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The new Google Analytics 4 (GA4) update: What it means for you

2 mins read

It’s been a long eight years that we’ve been working with Universal Analytics, the current iteration of Google’s website traffic tracking and reporting software. In that time, we’ve learned plenty around sessions, bounce rates and tracking IDs, but they’re no more. Universal Analytics is dead… almost.

Google Analytics 4 (GA4) is the brand new update to Google Analytics, offering a whole new data model and various features, which aim to make your reporting and analysis easier and the data you collect more useful. 

The big change will happen on 1st July 2023, when all standard Universal Analytics properties will stop processing new hits. While that may seem like ages away, you need to know what this means today to stay ahead of the game.

Why is Google making the change?

According to the wizards over at Google, the measurement methodology Universal Analytics is based on is now obsolete.

In a blog post announcing the update, they said: “Universal Analytics was built for a generation of online measurement that was anchored in the desktop web, independent sessions and more easily observable data from cookies.”

While Universal Analytics was based on sessions and pageviews, GA4 is based on events and event-specific parameters. 

Within Universal Analytics, a session is a group of user interactions (hits) on a website within a certain timeframe, including multiple pageviews, events and eCommerce transactions. A single session can contain multiple hits depending on how users interact with a website.

With GA4’s events measurement, you can still see the session data, but the software will capture these interactions as events. These events can include page views, button clicks, user actions or system events. 

The idea behind this change is that events will collect and send more information about an action a user took or the event itself. Sounds great, right?

What does this actually mean?

GA4 is built around the idea that page views alone don't reflect enough analytical data, so with this new update comes new metrics. For example, bounce rate no longer exists in GA4.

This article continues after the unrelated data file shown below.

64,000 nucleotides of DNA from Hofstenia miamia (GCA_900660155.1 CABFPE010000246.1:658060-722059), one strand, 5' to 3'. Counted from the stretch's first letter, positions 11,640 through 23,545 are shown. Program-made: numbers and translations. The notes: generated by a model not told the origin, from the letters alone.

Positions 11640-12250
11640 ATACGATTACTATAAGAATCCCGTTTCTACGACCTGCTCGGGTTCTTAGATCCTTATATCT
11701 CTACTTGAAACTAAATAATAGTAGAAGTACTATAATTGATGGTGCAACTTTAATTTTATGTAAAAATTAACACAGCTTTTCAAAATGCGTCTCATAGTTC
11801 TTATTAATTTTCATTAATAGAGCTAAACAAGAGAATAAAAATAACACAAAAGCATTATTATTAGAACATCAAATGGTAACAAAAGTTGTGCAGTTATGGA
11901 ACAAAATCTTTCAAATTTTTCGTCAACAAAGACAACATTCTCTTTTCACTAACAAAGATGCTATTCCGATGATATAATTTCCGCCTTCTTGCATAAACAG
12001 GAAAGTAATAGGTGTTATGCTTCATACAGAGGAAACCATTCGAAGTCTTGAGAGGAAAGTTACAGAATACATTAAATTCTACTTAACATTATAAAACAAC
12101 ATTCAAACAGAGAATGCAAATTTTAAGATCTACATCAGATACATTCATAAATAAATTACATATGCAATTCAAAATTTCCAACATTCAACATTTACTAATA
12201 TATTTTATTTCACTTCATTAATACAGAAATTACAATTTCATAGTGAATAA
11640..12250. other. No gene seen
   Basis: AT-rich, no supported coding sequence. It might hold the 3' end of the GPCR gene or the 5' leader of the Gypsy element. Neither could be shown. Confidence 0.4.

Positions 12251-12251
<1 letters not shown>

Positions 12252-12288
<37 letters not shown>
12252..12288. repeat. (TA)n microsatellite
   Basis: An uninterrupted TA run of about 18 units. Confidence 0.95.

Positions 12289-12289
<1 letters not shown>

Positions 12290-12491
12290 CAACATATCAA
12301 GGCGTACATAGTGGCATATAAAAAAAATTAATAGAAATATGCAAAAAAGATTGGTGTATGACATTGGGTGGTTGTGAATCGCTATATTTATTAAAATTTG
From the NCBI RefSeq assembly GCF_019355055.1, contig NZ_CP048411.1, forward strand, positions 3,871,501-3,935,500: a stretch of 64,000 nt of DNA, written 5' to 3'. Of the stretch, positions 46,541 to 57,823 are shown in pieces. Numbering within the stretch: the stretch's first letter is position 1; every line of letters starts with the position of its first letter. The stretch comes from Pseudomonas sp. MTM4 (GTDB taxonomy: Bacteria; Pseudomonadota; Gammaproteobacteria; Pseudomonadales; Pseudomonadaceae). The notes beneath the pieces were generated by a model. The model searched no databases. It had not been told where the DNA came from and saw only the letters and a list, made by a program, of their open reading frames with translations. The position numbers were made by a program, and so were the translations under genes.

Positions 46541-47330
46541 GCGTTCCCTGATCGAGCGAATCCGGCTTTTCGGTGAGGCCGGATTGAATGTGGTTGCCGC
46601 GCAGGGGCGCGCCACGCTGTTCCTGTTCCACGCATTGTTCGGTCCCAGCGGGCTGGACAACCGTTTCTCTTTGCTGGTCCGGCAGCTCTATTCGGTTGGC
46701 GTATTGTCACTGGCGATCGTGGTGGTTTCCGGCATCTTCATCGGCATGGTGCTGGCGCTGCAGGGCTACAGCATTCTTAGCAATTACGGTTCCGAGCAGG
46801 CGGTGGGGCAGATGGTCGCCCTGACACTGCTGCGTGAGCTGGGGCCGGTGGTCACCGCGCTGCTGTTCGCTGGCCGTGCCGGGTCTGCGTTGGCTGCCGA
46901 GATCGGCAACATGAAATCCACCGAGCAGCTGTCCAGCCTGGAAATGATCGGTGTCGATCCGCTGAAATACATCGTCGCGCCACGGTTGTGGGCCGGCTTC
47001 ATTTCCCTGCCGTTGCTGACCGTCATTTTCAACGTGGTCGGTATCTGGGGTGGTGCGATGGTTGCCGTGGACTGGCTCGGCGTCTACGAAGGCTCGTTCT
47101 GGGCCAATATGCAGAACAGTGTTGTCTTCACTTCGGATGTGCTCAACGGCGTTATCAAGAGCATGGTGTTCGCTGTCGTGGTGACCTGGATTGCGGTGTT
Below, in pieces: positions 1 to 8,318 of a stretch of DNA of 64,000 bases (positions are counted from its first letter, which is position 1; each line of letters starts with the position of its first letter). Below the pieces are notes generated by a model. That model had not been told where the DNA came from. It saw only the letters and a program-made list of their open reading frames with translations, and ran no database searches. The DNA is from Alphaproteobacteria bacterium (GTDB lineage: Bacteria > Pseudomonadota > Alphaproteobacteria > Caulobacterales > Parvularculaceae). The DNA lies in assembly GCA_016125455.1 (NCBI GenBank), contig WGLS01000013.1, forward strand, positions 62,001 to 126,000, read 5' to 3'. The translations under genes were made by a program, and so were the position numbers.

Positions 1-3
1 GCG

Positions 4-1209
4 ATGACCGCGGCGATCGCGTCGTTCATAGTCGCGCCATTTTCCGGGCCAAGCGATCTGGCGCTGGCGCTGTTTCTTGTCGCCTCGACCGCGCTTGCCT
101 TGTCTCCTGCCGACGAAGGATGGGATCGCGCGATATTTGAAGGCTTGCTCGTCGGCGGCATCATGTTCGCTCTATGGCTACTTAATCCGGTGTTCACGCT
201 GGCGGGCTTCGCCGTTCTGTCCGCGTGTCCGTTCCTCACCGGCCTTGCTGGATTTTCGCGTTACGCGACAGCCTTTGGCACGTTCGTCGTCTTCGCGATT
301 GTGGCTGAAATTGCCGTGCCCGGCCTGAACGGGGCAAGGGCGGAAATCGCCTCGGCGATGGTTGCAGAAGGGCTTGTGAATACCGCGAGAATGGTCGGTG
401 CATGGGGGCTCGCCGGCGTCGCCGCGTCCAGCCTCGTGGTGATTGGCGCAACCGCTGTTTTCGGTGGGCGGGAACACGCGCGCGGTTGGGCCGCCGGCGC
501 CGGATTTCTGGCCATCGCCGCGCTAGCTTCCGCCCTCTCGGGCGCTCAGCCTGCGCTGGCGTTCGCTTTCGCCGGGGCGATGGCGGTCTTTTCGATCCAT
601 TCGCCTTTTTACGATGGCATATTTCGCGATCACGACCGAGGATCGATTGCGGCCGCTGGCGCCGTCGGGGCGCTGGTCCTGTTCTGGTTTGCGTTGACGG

Instead, the new engagement metrics are Engaged Sessions, Engagement Rate, Engaged Sessions per User and Average Engagement Time. All of these are designed to more accurately track how a user interacts with your website. 

While Google Analytics may only be one part of your marketing analytics, it's important to understand how this update changes your reporting process. 

There currently isn't an option to create additional views in GA4 like you could in its previous version, and at first glance, the reporting interface will look very different. This is another reason you should look into this sooner rather than later.  

Transitioning to an entirely new data model, including new metrics and reporting features, you’ll have to rethink your analytics strategy. 

What do I need to do now?

July 2023 sounds like ages away, doesn’t it? In the constantly changing arena of websites and marketing, it isn’t. You need to prepare for this huge change now by setting up a GA4 property in your Google Analytics account. 

Even if you don’t plan on using the new system right away, doing the setup now will help you in the long run. You want to have both Universal Analytics and GA4 running at the same time so you're collecting as much data as possible. 

Here's how to set up GA4:

  1. Login to your Google Analytics account
  2. Click the Admin gear icon in the lower-left corner and ensure your website account is the one selected in the ‘Account’ column. 
  3. In the property column, select the current Universal Analytics property collecting data from your website. 
  4. In the next property column, click GA4 Setup Assistant and click ‘Get Started’.
  5. Click ‘Create Property’. Once this is complete, you’ll have a new GA4 property. This process will connect with your current Universal Analytics property to copy the property name, website URL, time zone and currency settings. 

If all of this is done successfully, you will see a message saying: ‘You have successfully connected your properties’ at the top of the page. 

For more in-depth instructions on setting up GA4, visit Google’s GA4 Set Up Support page.

There’s a lot of information out there about GA4, most of which looks incredibly daunting. The main thing to know is you need to set up GA4 as soon as possible to make sure you’re collecting all of the data you need. That way, when Universal Analytics does die, you know you’re covered. 

With Google making changes left, right and centre, it can be difficult to keep up. Stay up to date with all of the latest SEO news with our SEO Podcast, Trending Upwards, where we’ll give you the info you need.